It was a literal card, a playing card made by Signet Games, makers of dozens of children's games as well as traditional bridge and pinochle decks. But the killer's card was not from a traditional deck. These decks had had a small run and their distribution was limited to Vietnam. The owner, himself a WWII veteran of the OSS, had made them specially for a unit of assassins. There were fifty-two cards in each deck, all with the same design -- a single black diamond. When a Vietcong tax collector or political officer was terminated, his killer left one of these black diamonds on the corpse to "spook the gooks."
This was my first unsolved case as a profiler, when the science was still considered voodoo by most of law enforcement. I didn't have the political muscle to break open hidebound bureaucracies. It took nearly a year for the CIA to declassify the personnel list and another eight months for the Bureau to track down all of the squad's surviving members. Most of them had settled down and started families and were angry when we brought out their dark past into the sunlight and laid it on their swept suburban doorsteps.
Others lived on the fringes, a big part of them still in Vietnam. Some of them were downright scary, alone in the woods, hiding from everyone but themselves. All of them had secrets, to be sure, but every one of them was eventually cleared of being the killer.
Over the time it took us to locate and interrogate all of these veterans, six more boys were taken from their beds, buried in plywood boxes, and kept alive for days, after which the killer would cap the air pipe and listen as the boys cried out. We believe he masturbated as they died. It is a detail that sickens me still, even after interviewing some of the most twisted killers on earth. The press had dubbed him, without much imagination, the Black Diamond Killer.
For these reasons -- the abductions, the card, the cruel deaths, and that final act, I pushed myself to find him. The case filled my nights, even though I was working dozens of different cases at the time, interviewing murderers for my first textbook, appearing on television shows at the request of the director, and acting as technical consultant to several motion pictures. It was this last, this continual lunching with stars, that led my rivals in the Bureau to dub me, again without much imagination, Hollywood Donovan.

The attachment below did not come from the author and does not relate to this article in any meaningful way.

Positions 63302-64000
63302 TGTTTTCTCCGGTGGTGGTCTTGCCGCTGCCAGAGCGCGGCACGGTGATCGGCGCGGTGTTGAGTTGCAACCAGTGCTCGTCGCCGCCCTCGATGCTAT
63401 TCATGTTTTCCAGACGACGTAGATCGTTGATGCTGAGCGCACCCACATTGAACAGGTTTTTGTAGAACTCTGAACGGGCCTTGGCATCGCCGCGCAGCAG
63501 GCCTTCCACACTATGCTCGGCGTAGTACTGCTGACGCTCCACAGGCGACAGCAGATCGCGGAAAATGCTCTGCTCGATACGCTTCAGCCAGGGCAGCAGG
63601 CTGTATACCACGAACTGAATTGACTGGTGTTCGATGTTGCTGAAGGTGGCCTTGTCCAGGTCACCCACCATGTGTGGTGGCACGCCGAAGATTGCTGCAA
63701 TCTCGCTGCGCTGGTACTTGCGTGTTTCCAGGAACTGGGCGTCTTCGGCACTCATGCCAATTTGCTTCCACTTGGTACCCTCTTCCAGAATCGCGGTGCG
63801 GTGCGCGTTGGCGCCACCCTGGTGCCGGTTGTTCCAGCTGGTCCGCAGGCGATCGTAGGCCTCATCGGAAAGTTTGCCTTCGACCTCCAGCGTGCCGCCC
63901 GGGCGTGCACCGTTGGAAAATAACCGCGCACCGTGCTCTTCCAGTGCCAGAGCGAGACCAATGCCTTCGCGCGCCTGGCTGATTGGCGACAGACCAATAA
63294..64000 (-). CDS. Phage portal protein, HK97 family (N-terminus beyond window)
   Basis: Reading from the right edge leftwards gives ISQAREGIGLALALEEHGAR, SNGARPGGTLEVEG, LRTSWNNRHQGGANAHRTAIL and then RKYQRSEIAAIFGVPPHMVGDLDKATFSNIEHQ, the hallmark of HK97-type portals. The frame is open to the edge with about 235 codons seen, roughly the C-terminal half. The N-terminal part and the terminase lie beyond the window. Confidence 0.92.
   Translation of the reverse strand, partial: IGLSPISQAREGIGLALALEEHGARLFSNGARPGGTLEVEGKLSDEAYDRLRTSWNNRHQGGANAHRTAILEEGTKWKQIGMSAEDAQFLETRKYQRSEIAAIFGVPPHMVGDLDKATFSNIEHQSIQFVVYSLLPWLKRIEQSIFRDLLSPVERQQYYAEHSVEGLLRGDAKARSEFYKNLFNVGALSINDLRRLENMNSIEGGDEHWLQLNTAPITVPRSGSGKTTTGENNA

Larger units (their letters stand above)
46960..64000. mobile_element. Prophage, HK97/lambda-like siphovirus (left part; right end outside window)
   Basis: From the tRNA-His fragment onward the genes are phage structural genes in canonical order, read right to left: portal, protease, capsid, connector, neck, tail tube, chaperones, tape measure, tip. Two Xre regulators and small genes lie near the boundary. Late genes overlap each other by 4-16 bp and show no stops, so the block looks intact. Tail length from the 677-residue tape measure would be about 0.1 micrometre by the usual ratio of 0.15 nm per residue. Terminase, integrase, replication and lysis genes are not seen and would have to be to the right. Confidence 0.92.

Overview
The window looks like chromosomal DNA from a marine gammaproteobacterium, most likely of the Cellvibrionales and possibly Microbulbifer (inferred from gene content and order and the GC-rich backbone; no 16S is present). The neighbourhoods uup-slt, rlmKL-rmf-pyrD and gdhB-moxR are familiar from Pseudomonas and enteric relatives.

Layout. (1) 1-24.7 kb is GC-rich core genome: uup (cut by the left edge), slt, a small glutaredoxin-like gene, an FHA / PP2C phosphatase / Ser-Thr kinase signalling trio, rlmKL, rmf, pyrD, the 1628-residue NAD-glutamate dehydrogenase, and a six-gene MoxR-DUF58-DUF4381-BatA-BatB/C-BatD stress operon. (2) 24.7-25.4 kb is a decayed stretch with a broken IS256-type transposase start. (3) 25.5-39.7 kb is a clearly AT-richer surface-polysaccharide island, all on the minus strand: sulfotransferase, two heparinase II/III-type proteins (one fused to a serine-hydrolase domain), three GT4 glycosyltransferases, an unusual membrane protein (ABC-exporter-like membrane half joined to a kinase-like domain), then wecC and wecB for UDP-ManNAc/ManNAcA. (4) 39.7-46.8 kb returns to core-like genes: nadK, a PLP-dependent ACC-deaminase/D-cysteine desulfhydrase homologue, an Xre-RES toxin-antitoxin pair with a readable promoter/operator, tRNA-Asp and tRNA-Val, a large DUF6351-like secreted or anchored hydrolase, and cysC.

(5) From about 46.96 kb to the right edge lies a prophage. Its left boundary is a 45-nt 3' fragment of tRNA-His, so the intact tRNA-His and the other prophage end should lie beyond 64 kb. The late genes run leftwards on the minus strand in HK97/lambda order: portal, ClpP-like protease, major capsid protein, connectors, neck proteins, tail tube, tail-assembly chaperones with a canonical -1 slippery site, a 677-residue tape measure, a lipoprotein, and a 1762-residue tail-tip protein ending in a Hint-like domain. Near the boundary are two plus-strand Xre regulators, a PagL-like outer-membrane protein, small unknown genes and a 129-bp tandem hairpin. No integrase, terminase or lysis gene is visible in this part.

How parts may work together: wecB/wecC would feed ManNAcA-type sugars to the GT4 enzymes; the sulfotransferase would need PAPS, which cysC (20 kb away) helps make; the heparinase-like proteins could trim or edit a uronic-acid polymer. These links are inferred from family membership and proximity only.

I was exhausted, physically and mentally. I had come down with a case of viral meningitis that I wrote off as a cold, and I flew out to Oregon, site of the abductions, to assist the local police. It was there that I collapsed and nearly died.
Then, as suddenly as they began, the abductions stopped. We don't know why. We suspect the killer died or was arrested for another crime. And now, eighteen years after the last boy, Billy Jimeson, was found, I was dreaming inside a box, my fingertips running over rough plywood, searching for answers.
From far away I heard a phone ring. I tried to holler but the sound that came out of my mouth was an unformed animal grunt. The ringing got louder. I heard the cap thread onto the pipe. I heard it being twisted until it snugged. My flow of air stopped.
The ringing was here, inside the box.
My lungs pulled in what could be my final breath.
Slowly, the darkness fell away and I came up, slick with sweat, twisted in sheets. Katie's side of the bed was cool. I was alone. I fumbled the phone to my ear. "Donovan."
"It's Andrews, Mr. Donovan, from Special Agent Burke's office."
"Yeah, right. I remember."
"I'm outside your door, Mr. Donovan. I've been knocking and ringing your bell."
"What? You're at the door?"
"On my cell phone, yes."
"Okay, okay, I'll be right there."